Immanuel Episcopal Church is proud of its history and works diligently to preserve its historic building and site. Our origins in the Old Church area date to the early 18th century, when a frame church structure was shared with several other local congregations.
The present brick church was constructed in 1853, largely due to the efforts of George Washington Bassett, grandnephew of Martha Custis Washington. The building is considered to be the best example of Gothic Revival architecture in the county, and it represents the revitalization of the Episcopal Church in Virginia and the United States during the two decades prior to the Civil War.
The church is also famous in the area for having served as a field hospital and army headquarters during the Civil War. Immanuel is a Virginia Historical Landmark and has been placed on the National Registry of Historic Places by the U.S. Department of the Interior.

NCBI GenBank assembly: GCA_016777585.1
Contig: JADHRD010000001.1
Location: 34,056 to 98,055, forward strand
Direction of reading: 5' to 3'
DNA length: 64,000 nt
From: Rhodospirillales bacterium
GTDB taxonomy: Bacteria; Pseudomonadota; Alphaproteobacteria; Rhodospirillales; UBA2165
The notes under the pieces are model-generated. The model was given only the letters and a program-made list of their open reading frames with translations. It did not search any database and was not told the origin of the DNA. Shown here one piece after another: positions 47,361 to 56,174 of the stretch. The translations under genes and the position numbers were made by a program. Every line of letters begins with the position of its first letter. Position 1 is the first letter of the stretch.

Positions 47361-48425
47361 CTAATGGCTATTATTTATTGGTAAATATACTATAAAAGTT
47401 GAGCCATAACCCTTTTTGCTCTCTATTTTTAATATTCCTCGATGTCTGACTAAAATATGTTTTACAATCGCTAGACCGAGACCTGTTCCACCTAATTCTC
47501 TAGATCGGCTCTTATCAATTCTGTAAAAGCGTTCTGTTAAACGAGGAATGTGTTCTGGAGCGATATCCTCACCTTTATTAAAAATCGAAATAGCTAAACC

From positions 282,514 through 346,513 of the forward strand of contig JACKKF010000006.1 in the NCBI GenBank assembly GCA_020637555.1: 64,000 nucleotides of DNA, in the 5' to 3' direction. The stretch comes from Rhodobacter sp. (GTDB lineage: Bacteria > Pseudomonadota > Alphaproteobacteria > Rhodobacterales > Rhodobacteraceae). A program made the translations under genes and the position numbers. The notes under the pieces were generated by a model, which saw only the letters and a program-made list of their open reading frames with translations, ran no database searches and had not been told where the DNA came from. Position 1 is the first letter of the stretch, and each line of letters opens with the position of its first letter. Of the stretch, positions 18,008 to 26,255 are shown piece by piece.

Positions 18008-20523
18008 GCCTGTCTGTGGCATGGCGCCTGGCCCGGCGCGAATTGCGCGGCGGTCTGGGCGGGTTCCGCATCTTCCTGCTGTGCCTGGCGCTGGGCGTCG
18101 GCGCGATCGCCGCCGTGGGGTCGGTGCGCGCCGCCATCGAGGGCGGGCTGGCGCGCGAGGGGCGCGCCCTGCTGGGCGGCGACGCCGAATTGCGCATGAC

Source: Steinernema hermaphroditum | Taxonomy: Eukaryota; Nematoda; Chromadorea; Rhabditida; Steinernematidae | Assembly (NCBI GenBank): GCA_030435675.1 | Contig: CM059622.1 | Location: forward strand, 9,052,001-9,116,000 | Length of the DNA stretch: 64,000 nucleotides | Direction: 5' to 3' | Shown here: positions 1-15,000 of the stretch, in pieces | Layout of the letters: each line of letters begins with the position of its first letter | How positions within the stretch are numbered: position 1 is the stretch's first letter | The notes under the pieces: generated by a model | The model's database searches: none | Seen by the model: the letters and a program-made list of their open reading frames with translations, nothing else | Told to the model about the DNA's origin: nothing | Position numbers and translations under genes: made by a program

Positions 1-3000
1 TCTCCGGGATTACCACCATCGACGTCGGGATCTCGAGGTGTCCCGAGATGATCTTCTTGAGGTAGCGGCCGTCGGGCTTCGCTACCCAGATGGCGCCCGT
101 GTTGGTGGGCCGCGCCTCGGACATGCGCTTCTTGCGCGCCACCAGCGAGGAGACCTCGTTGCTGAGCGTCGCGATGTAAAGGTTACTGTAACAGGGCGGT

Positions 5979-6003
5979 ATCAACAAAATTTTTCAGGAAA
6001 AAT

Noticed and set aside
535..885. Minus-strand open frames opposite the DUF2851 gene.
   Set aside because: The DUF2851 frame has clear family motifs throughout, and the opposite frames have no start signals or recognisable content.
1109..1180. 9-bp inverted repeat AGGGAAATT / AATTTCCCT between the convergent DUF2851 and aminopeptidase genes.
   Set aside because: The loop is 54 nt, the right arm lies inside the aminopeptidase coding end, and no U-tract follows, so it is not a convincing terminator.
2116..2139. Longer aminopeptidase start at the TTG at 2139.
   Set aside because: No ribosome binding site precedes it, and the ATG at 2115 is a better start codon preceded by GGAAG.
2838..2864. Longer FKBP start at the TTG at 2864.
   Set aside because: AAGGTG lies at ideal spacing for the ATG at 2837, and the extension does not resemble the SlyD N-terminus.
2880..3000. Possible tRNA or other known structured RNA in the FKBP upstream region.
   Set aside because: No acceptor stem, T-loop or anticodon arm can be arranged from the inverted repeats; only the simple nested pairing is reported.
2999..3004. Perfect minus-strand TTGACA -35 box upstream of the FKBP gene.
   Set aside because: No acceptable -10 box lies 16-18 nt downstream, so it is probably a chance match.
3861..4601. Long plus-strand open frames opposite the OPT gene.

The Old Church Parish also has connections to actress Katharine Hepburn, whose grandfather, Sewell Hepburn, was rector of the church from 1881 to 1904.
Since our founding, Immanuel has served as a focal point for the Old Church community. The current rectory was built in 1957 and the parish house in 1982. The St. Francis Garden for cremated remains was added to the cemetery in 1998.
Click here for a detailed history.